By contrast, “equal temperament” systems define the frequency ratio between any two adjacent notes to be a constant, but this constant cannot be a rational number and note frequencies which were once simple ratios of each other are now very slightly detuned. Analogue instruments have a natural variability in their tuning, so this slight “error” usually goes unnoticed.
The division of the octave into twelve equal intervals is a natural progression of the 12-interval Pythagorean system, but is not the only one. The “ideal” tuning system is one where all intervals are based on simple frequency ratios, but this is impossible to realise in practise without either providing an infinite number of notes or severely limiting the musical range of one’s compositions. Many of these ideal intervals are very badly approximated by 12-TET, notably the minor third (the interval between C and E♭). 31-TET is a better match overall, however it more than doubles the number of notes required on an instrument, and many of these will not be used in the vast majority of compositions because they do not approximate a useful interval.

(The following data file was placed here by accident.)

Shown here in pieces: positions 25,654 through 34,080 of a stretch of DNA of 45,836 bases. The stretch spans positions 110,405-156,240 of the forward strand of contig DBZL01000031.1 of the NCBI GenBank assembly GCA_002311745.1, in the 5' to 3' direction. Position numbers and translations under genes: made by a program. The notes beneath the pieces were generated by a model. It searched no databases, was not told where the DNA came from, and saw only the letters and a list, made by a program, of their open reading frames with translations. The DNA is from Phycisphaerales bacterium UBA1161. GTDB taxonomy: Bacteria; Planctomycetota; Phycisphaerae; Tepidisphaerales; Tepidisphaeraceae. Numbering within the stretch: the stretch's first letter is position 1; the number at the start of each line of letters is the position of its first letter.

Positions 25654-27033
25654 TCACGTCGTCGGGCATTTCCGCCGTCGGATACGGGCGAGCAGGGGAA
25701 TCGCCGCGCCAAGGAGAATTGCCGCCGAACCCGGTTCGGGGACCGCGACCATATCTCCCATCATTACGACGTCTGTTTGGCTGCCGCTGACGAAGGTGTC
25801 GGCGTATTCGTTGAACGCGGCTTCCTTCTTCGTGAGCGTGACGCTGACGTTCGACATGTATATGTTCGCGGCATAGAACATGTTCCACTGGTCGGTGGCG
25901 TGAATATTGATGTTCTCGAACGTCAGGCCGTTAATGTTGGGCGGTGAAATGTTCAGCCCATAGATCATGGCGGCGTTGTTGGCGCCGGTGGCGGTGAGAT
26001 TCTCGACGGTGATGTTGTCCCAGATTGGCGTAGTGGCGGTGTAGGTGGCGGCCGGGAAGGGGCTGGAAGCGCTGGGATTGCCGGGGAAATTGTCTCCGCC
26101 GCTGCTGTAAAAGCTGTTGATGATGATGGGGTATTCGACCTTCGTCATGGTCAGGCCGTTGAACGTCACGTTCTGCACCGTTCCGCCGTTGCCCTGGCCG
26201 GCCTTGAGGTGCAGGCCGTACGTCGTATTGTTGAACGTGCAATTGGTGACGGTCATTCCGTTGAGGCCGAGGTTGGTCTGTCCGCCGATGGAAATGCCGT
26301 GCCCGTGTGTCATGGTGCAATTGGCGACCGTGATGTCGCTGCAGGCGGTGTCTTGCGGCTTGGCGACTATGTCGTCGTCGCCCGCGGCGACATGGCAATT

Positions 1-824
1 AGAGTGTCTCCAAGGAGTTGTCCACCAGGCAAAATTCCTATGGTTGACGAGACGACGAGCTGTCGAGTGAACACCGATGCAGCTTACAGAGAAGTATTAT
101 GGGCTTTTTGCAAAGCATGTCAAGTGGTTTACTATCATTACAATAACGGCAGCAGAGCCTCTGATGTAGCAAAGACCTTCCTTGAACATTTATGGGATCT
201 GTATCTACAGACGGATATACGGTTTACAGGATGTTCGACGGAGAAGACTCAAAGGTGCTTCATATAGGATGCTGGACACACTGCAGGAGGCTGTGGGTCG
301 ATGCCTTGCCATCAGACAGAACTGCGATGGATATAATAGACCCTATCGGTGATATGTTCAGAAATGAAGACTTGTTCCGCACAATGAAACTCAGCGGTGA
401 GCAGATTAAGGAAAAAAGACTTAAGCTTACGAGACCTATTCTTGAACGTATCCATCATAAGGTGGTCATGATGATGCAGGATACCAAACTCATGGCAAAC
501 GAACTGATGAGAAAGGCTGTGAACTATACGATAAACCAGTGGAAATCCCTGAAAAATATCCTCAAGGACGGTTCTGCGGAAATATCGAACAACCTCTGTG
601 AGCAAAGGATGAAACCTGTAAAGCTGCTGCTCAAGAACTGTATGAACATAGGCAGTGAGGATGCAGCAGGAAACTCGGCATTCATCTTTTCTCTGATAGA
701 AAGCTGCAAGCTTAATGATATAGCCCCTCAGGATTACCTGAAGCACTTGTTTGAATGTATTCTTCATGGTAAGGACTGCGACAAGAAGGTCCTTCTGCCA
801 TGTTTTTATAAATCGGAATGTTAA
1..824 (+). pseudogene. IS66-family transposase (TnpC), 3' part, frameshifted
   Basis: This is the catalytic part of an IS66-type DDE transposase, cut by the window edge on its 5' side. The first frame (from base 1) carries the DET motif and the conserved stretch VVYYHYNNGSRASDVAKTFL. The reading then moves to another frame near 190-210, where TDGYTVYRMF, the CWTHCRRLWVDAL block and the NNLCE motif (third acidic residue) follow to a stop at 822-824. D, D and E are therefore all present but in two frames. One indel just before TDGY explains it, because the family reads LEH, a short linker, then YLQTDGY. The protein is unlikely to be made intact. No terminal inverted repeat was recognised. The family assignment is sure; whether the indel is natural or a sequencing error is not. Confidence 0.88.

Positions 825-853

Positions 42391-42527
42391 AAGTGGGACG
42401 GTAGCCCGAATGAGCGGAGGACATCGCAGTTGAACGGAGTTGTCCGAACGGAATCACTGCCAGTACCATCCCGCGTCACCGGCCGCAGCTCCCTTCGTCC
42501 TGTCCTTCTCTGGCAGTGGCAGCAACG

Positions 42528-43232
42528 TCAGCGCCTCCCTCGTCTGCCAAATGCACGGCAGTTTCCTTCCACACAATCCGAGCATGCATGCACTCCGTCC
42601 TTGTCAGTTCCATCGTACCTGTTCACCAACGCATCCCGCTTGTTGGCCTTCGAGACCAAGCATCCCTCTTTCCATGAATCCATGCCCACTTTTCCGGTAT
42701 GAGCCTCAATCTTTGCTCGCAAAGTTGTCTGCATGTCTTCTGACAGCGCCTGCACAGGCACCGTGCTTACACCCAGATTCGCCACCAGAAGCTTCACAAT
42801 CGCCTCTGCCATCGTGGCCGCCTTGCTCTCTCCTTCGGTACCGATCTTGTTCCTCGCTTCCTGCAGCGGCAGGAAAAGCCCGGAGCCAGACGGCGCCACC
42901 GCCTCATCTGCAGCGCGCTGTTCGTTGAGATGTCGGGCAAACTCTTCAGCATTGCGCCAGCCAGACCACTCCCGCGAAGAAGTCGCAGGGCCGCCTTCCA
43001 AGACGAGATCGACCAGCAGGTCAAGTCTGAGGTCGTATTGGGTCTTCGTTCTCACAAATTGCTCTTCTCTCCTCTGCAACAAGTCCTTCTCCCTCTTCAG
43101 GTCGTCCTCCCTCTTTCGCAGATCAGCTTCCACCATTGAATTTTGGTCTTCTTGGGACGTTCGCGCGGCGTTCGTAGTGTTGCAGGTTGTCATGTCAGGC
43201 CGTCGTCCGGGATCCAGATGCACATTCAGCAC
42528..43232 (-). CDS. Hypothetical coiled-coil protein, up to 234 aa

Compromise tunings which do not require so many redundant notes include the alien-sounding 22-TET and the more mellow 19-TET. The latter gives improved major (C-E) and minor (C-E♭) thirds compared to 12-TET, at the expense of a slightly less accurate fifth (C-G). It also has few enough notes that 19-TET instruments are quite practical to construct and play. I had to try.
I refretted this guitar two years ago and forgot to blog about it at the time. I was fully convinced that I had, up until the point when I tried to find the appropriate link to help spice up my entry into this competition. I’m addressing my earlier failing now.
I have three guitars, though technically one of them belongs to my brother. The cheapest and crappest of my two was duly sacrificed in the name of science. I bought a fretsaw and obtained a length of fretwire from a local instrument repair shop. The existing frets on the guitar were easy enough to prise out of their grooves, and new grooves in the appropriate places* were easy to cut. To cut down my workload, I only refretted one octave worth of the neck – this isn’t as big a sacrifice as it sounds, as the 19-TET fret spacing close to the body would be far too narrow to play comfortably. The biggest difficulty came in cutting and shaping the new frets – I ended up having to file off a few offending corners and in doing so scratched the edges of the fretboard. Overall I’m pleased with the result though – it plays easily and looks just like a “real” guitar until you get too close.